In The News

Welcome to our "In the News" page, featuring summaries of Internet news, relevant to Catastrophism and Ancient History.

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2 Apr 2020
Big Tusk

At www.dw.com/en/german-archaeologists-unearth-massive-mammoth-tusk/a-52947985 ... archaeologists in Bavaria, excavating a medieval settlement, found a bonus - they stumbled upon on older find. Much older. An ice age mammoth tusk ...

  

... some 2.5m or 8 feet from tip to root.

2 Apr 2020
The Pheasant Aurora

Japanese sky watchers, back in the year 620AD, recorded a streak of red light in the night sky and compared it with the colourful tail of a pheasant. See https://phys.org/news/2020-03-modern-science-reveals-ancient-secret.html ... aurora do not usually look like pheasant tails - so what was it. It seems it was as Japan back then was 33 degrees in 620 compare to 25 degrees today. Not sure what that means but they say that implies it was well within the area that would be affected by a strong magnetic storm.

2 Apr 2020
El Nino inside Coral

At https://wattsupwiththat.com/2020/03/27/coral-tells-own-tale-about-el-nio... ... ancient corals in the Pacific have been found to be a record of past water temperature - and the comings and goings of El Nino events. The record, at the moment, goes back a thousand years - see https://science.sciencemag.org/lookup/doi/10.1126/science.aax2000 ....

29 Mar 2020
Glucose in Plants

At https://horizon-magazine.eu/article/how-stone-age-humans-unlocked-glucos... ... grinding stones were an evolutionary success story. They allowed people to unlock the energy in plants by making flours. Plants rich in starch helped humans to thrive. Whilst the importance of eating meat has been explored by scientists very little investigation into plant material has been done. One reason for this is that animal bones can hang around a human occupation site for a long time - as long as the soil is not too acidic. Plant remains have a very short shelf life.

29 Mar 2020
YDB scepticism

Anthony's blog is sceptical of global warming and the whole climate change merry go round but it is not necessarily sceptical of the other sciences, which I find somewhat strange. The link below is to a post by a mainstream geologist who works in the oil industry. Mainstream geology is his bread and butter. He is consistently sceptical of the Younger Dryas Boundary event hypothesis - almost to an obsession.

28 Mar 2020
Hallstatt Plateau

According to the post at https://en.wikipedia.org/wiki/Hallstatt_plateau ... the Hallstatt Plateau is a term used in archaeology that refers to a flat area in radiocarbon dating (as opposed to calendar dates). The C4 methodology is said to be hampered by this huge plateau - the point where the calibration curve swings away from raw carbon dating. This concerns C14 dates clustering around 2450BP (before present), which always calibrate between 800 and 450BC, no matter the measurement precision involved in the laboratory.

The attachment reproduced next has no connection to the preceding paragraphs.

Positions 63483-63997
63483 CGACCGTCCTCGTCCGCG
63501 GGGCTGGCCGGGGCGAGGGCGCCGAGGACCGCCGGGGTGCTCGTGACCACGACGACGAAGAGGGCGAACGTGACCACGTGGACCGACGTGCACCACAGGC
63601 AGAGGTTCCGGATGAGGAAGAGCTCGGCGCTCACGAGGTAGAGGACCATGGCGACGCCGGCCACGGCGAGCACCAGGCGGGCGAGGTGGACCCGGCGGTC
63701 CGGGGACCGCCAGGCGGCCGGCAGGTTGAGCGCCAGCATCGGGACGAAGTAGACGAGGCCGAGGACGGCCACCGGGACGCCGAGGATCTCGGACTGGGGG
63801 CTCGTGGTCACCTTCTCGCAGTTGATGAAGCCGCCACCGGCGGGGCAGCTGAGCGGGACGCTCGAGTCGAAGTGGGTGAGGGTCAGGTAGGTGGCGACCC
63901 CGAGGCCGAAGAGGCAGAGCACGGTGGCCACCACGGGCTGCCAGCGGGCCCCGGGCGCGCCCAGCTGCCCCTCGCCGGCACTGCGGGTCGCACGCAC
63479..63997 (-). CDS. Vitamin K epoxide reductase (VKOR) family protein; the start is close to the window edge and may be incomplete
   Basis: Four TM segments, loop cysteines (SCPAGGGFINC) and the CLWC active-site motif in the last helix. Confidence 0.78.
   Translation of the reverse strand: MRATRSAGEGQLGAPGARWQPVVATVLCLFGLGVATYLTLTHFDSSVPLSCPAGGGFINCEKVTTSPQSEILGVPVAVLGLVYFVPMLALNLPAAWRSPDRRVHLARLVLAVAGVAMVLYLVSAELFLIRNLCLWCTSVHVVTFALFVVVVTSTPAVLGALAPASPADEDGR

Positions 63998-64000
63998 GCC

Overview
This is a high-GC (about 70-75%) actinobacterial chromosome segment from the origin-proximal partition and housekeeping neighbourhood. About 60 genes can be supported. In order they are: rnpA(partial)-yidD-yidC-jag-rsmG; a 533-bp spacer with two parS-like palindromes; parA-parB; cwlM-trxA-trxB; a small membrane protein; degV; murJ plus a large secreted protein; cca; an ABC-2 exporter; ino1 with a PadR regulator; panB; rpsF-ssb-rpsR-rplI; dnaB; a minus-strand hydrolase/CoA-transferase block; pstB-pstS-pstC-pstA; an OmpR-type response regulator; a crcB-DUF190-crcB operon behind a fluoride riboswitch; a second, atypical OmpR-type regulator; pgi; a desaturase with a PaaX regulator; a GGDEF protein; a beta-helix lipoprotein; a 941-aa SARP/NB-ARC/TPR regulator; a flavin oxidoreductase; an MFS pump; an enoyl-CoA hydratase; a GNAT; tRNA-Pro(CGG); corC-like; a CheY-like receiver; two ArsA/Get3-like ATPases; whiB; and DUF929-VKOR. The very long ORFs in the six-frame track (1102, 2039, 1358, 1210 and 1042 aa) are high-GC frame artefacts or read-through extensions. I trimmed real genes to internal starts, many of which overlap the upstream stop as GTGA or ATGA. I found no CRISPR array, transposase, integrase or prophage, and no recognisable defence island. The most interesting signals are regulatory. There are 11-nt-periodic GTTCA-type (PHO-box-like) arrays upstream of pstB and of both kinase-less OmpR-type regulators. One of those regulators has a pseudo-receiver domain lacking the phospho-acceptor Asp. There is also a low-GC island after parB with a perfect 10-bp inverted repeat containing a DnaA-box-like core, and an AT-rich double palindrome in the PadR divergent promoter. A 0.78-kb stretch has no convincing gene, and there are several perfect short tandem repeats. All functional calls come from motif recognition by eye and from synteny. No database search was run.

28 Mar 2020
Waim

This story is at various blogs and web sites as well as media outlets. Mind you it has got buried underneath the wall to wall news stories on coronavirus but you can read about it at https://phys.org/news/2020-03-artifacts-guinea-neolithic-period.html ... which is derived from https://doi.org/10.1126/sciadv.aay4573 (Science Advances). Agriculture of a kind developed in some parts of New Guinea at least as far back as 7000 years ago - and possibly even further back in time if it is an extension of jungle clearing and the favouring of particular plants.

28 Mar 2020
Koppie Loskop

The image below is a hill in South Africa with exposed strata from before and after the Permian extinction event (in geological terminology, a Member of the Balfour Formation). The upper part contains layers deposited after the extinction event 252 million years ago. According to new research the mass extinction played out differently and at different times on land and in the sea, as a result of redating a fossil bed in South Africa and another in Australia. Obviously, logic would demand that if there was a global catastrophe this could not be so.

28 Mar 2020
The DART mission

At https://phys.org/news/2020-03-powerful-ion-nasa-dart-mission.html ... we have a report on NASAs DART mission which is designed to intercept a possible asteroid strike on Earth at an ill defined point of time in the future. Although it is a back seat mission a trial is due to begin in 2021 in order to test the NASA Evolutionary Exenon Thruster ion engine. A small asteroid has been chose as the target - 6.3 million miles away.

24 Mar 2020
Comet Atlas Getting Bigger

At https://spaceweather.com/ (24th March 2020) ... the size of comet Atlas - nobody knows how big the icy core of the comet is but its atmosphere is huge. New images from amateur astronomers around the world show that Atlas's gaseous envelope has ballooned in diameter to 720,000 km (about half as wide as the Sun).